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DISH Formally Asks to Get Back into Distant-Signal Business

The FCC has received
DISH Network's request to start delivering distant network-affiliated TV
station signals.

As part of STELA, the
legislation reathorizing the blanket copyright license covering that
distant-signal importation, DISH was allowed to re-enter that business subject
to delivering local TV signals into the remaining dozen-and-a-half markets that
did not get them.

According to the FCC,
DISH has affirmed that it has initiated service in all 210 markets per a
voluntary agreement.

DISH had been barred by
a court from the distant signal business after a finding that it was not
accurately identifying what subscribers were not receiving a viewable signal
from a local affiliate, and thus qualitified for receiving a comparable network
affiliate imported from a different market.

The commission did not
immediately give DISH the green light. STELA requires a 30-day comment period
on DISH's request to become a certified distant-signal carrier, but also says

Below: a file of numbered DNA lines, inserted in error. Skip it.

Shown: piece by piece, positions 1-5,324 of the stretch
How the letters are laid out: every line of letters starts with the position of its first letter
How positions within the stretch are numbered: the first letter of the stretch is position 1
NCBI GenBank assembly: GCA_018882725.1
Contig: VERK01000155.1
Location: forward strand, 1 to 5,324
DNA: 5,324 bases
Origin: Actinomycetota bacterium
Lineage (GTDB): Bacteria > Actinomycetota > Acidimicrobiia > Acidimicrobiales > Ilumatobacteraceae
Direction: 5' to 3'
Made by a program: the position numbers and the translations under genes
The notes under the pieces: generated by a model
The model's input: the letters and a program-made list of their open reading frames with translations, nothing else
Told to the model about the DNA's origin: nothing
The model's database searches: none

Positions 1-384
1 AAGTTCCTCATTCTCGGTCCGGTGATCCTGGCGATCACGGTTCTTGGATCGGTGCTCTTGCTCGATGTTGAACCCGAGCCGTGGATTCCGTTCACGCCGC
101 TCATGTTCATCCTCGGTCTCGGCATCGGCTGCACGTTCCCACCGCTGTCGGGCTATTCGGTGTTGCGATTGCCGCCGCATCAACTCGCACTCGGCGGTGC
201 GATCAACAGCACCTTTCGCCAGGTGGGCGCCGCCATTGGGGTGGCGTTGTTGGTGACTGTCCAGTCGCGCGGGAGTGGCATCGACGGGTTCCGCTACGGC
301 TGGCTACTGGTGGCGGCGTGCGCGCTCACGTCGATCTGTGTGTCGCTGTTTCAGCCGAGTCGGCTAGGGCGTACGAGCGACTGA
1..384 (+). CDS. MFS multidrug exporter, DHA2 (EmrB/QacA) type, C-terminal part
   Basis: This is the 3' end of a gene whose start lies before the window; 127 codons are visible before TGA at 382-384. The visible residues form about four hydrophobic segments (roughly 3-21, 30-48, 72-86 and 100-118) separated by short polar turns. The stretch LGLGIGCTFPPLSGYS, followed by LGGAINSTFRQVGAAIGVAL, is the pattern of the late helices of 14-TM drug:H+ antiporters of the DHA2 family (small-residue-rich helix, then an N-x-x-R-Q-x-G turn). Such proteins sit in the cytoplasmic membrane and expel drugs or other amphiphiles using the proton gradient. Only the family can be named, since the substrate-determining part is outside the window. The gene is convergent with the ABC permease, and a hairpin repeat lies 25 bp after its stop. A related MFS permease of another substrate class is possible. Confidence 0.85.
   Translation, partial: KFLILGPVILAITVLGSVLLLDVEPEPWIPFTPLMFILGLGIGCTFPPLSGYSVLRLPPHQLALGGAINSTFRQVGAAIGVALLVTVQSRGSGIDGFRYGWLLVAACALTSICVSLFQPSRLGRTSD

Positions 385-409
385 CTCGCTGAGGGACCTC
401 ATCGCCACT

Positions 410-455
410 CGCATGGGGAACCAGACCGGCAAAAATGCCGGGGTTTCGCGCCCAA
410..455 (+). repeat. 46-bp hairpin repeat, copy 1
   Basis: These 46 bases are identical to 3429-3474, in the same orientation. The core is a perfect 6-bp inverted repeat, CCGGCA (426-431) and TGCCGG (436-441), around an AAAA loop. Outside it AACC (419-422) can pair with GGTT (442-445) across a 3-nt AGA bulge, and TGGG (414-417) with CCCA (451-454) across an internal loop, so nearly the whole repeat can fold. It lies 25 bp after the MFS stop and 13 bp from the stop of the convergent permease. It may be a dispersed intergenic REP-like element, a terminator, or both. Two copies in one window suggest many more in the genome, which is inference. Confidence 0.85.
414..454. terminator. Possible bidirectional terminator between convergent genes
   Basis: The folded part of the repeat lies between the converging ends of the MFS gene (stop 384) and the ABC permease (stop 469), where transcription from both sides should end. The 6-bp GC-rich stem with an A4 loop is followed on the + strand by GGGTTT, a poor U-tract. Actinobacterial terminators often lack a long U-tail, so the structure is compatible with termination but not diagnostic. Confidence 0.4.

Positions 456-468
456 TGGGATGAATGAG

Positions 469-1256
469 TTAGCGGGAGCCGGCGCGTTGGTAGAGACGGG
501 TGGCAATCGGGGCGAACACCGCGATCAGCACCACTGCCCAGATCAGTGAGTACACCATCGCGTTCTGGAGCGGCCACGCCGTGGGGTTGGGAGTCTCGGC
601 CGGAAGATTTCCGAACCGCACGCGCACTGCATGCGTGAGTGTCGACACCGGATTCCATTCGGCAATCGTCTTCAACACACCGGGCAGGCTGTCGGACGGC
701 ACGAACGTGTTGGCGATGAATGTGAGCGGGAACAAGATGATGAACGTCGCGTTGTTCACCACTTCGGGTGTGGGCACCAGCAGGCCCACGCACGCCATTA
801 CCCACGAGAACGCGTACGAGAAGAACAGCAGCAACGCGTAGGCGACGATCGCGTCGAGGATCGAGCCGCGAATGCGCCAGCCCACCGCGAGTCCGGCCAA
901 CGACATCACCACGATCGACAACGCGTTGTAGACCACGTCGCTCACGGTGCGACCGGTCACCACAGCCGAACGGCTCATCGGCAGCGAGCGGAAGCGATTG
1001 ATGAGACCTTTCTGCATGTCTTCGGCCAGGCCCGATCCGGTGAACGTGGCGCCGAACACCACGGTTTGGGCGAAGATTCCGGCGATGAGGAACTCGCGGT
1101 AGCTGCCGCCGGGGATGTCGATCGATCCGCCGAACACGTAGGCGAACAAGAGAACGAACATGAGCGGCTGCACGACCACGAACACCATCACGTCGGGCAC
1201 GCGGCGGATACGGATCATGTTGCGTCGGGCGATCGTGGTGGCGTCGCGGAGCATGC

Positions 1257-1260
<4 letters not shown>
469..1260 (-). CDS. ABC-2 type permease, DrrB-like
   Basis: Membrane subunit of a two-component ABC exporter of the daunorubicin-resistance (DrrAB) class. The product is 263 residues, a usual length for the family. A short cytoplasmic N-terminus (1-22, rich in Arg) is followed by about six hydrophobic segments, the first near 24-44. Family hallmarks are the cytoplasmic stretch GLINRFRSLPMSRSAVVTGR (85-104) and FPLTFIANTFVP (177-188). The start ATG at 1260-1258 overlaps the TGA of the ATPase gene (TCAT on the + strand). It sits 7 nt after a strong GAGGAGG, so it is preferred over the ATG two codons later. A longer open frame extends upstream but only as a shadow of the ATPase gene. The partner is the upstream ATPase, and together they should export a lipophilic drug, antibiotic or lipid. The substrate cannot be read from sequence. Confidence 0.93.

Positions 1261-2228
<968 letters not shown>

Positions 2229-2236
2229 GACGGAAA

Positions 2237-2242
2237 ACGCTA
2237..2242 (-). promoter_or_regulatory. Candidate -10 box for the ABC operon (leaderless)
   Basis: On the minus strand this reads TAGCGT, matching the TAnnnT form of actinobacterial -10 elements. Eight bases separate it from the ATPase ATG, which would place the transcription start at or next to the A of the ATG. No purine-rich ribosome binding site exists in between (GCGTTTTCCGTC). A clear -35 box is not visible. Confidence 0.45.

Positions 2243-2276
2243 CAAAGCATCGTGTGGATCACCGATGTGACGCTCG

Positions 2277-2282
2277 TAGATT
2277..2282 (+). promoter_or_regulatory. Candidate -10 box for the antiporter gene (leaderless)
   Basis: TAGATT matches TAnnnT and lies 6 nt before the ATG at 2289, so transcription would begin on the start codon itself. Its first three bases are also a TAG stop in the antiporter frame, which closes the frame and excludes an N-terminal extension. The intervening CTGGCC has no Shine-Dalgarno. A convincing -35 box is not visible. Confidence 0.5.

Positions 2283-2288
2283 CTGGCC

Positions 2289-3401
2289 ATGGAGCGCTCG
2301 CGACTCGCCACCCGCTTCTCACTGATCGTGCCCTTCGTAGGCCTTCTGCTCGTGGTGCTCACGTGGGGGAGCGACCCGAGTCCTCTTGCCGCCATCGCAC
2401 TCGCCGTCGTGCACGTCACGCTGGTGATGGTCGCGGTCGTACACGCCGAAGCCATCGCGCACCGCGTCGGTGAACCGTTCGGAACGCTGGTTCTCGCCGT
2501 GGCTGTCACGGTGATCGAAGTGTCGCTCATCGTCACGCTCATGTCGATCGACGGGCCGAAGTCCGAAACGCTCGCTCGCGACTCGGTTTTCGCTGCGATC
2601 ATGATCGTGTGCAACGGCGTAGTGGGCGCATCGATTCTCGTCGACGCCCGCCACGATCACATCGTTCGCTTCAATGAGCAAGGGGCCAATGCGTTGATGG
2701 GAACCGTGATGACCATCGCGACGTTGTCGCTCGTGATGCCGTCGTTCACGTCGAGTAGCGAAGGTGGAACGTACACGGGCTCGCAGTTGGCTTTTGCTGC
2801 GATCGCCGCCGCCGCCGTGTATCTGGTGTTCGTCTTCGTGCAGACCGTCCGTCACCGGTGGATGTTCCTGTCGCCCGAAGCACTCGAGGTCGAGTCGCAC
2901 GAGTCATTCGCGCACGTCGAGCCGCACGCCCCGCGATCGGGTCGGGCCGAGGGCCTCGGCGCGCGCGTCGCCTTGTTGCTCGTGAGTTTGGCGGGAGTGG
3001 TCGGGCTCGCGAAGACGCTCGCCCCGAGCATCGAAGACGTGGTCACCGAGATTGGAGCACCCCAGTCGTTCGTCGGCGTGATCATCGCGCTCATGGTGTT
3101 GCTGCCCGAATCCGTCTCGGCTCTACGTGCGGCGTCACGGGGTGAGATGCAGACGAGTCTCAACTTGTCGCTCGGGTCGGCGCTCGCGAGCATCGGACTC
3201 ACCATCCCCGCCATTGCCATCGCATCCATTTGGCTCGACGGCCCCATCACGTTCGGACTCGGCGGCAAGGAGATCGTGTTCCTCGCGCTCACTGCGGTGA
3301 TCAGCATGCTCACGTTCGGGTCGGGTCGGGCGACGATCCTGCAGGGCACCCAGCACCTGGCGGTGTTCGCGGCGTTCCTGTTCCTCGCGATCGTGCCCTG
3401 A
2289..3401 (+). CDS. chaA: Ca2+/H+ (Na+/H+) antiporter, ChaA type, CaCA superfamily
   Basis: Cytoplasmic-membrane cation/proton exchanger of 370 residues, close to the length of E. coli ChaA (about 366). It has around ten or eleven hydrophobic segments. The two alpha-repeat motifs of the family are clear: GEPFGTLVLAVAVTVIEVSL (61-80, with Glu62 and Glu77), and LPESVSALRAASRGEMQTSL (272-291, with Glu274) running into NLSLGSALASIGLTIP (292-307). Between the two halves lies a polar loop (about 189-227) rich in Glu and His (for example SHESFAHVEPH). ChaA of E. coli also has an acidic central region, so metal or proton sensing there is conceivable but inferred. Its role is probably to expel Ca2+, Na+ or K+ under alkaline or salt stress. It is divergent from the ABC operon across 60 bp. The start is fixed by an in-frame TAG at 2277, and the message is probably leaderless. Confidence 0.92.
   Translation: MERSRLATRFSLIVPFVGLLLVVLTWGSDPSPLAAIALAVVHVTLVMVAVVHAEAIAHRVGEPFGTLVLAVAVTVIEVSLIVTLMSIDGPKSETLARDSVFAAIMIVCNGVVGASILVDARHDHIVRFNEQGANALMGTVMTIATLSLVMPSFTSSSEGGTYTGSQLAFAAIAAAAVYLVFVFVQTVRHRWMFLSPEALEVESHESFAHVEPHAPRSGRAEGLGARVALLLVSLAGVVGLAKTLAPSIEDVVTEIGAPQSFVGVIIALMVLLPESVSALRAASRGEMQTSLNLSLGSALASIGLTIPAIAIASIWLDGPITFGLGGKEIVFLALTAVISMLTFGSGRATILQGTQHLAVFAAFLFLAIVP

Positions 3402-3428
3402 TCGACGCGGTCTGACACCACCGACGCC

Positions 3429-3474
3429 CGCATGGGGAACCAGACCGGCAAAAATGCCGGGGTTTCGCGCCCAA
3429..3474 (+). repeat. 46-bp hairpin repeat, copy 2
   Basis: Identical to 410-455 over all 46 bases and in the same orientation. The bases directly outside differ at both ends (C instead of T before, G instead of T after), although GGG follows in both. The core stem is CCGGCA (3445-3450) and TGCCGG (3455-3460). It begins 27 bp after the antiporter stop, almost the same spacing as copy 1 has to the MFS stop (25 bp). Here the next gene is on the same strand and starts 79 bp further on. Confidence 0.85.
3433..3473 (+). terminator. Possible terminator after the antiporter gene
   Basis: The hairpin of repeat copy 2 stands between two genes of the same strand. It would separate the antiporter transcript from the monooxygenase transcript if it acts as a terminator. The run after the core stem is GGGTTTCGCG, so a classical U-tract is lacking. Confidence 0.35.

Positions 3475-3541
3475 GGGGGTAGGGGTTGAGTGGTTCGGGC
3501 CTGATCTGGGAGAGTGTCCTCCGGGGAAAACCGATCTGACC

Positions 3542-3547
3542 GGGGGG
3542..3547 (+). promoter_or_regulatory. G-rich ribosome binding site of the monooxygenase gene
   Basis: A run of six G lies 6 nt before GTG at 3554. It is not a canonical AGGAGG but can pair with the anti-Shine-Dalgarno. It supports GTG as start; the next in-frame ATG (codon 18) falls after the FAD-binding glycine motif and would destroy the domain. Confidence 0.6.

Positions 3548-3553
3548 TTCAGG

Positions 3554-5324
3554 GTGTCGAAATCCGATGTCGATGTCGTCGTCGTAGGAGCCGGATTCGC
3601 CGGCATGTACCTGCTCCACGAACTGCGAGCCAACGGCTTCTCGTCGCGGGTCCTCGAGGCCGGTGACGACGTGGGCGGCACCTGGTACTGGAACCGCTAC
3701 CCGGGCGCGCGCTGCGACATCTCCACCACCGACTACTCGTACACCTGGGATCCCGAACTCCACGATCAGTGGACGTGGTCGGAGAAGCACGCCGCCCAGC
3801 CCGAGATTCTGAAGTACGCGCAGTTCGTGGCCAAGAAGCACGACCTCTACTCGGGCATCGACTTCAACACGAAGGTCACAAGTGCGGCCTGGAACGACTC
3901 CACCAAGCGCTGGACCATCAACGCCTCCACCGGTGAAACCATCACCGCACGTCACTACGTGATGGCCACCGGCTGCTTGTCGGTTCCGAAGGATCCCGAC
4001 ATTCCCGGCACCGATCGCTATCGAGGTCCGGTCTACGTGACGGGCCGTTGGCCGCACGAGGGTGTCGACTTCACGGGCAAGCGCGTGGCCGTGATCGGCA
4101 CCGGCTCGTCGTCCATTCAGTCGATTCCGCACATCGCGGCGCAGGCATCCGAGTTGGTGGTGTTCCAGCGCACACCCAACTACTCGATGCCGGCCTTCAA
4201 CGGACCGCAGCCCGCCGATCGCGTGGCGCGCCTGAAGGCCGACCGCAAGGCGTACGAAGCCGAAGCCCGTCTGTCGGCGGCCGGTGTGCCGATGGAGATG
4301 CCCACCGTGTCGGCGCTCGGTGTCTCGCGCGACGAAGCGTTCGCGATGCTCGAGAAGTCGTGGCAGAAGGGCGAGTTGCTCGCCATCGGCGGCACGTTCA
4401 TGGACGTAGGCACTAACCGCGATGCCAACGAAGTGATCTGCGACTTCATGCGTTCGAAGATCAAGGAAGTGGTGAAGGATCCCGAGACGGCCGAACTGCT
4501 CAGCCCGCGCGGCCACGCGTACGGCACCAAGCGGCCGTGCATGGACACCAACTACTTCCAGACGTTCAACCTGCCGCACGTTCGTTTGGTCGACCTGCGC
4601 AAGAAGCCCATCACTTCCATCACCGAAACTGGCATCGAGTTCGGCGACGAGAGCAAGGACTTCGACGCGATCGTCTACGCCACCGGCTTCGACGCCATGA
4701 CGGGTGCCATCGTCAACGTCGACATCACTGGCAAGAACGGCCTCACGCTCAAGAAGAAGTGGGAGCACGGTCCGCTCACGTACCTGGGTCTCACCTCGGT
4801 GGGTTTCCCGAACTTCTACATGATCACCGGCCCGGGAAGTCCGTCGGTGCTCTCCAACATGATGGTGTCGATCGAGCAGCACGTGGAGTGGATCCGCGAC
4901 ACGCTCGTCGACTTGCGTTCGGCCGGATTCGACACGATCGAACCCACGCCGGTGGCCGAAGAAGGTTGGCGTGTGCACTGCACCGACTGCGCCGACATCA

the FCC has 90 days to either grant or deny the request.

In that time, the FCC
says before it grants a waiver of the injunction, it must confirm that DISH is
actually delivering the local signals to at least 90% of the households in each
market.

Comments are due July
20; replies July 30.

Contributing editor John Eggerton has been an editor and/or writer on media regulation, legislation and policy for over four decades, including covering the FCC, FTC, Congress, the major media trade associations, and the federal courts. In addition to Multichannel News and Broadcasting + Cable, his work has appeared in Radio World, TV Technology, TV Fax, This Week in Consumer Electronics, Variety and the Encyclopedia Britannica.